In this blog series, we are going to take a peek under the hood to see just how these loans work. First things first, let’s cover some basics:

Payday Loans: Make Sure to Wear Your Seatbelt

It’s right there in the name: these short-term cash loans are designed to tide borrowers over until their next pay day. They’re pretty easy to get, which is one reason they seem so attractive. Oftentimes, a potential borrower needs little more than a bank account and a photo ID in order to qualify for one.

Payday loans generally have a maximum limit of $500, an average repayment term of 14 days, and charge an interest rate of $15 per $100 borrowed. And while that interest rate doesn’t look too bad at first, it’s because that 15 percent rate only applies to the stated repayment period. To truly compare costs, we can’t just look at the simple interest rate. Instead, we have to look at another figure: The Annual Percentage Rate, or APR. With a 15 percent interest rate over a two-week period, the standard APR for a payday loan comes to 390%. Yikes!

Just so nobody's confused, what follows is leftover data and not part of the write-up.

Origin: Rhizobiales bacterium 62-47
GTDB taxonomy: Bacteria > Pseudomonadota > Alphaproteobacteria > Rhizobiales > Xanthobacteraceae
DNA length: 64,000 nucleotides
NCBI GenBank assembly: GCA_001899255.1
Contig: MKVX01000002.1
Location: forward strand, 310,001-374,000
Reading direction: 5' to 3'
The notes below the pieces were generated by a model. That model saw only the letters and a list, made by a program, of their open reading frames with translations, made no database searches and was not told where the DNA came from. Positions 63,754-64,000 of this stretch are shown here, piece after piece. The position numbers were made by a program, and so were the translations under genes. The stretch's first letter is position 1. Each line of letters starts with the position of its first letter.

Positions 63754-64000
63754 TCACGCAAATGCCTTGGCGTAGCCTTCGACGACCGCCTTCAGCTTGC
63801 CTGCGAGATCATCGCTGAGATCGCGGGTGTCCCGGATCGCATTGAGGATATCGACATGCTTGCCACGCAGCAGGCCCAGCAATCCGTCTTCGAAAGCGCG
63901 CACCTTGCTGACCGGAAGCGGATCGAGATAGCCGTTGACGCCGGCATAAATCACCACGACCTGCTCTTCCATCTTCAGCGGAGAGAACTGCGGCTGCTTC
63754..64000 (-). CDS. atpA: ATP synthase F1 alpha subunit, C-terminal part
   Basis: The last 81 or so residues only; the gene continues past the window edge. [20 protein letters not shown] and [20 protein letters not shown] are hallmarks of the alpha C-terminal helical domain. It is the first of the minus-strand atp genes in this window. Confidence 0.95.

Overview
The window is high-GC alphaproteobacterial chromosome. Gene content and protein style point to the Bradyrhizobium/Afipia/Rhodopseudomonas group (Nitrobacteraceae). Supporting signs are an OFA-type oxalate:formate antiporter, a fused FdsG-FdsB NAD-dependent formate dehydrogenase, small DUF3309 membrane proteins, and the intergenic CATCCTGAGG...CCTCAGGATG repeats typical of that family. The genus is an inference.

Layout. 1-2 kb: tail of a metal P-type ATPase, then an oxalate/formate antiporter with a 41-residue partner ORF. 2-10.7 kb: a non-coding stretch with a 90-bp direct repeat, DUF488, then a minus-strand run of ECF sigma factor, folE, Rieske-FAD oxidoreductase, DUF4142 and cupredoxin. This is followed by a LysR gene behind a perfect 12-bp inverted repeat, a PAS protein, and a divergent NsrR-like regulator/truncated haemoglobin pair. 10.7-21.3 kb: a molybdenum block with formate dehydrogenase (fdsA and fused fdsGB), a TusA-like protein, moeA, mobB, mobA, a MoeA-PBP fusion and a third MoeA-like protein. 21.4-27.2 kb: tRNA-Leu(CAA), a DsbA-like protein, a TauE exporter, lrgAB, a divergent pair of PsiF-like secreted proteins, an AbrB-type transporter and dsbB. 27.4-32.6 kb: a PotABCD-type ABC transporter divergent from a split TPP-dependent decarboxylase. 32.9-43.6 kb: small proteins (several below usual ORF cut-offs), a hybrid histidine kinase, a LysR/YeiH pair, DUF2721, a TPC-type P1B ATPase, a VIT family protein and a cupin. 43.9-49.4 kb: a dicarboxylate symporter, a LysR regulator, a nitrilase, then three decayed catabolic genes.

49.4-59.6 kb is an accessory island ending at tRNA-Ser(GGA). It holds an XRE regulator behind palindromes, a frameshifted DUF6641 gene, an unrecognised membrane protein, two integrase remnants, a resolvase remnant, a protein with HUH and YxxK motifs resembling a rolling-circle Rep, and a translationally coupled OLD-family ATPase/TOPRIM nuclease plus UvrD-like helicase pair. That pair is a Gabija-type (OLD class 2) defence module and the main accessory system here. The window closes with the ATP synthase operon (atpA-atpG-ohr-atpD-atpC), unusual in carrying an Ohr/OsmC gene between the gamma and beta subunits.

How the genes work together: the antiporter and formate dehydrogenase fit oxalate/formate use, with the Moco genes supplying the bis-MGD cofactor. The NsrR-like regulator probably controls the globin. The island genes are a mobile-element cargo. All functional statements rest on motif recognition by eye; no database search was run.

If they are so expensive, then why do people use them? Well, the majority of payday loan borrowers are people who don’t have a ton of options when it comes to getting a loan. These are people who don’t have a great credit score, and their average income is only $26,167.[1] Most traditional lenders think these types of borrowers are too “risky” to lend money to. Payday lenders, on the other hand, see them as perfect targets for their high-cost products. Read more in our eBook How to Protect Yourself from Payday Loans and Predatory Lenders.

Payday loans are also designed to be paid off in one lump sum payment, which can be difficult for borrowers to afford. Installment loans, on the other hand, are designed to be paid off gradually, over time …

Installment Loans: Even the Cup Holders Are Spacious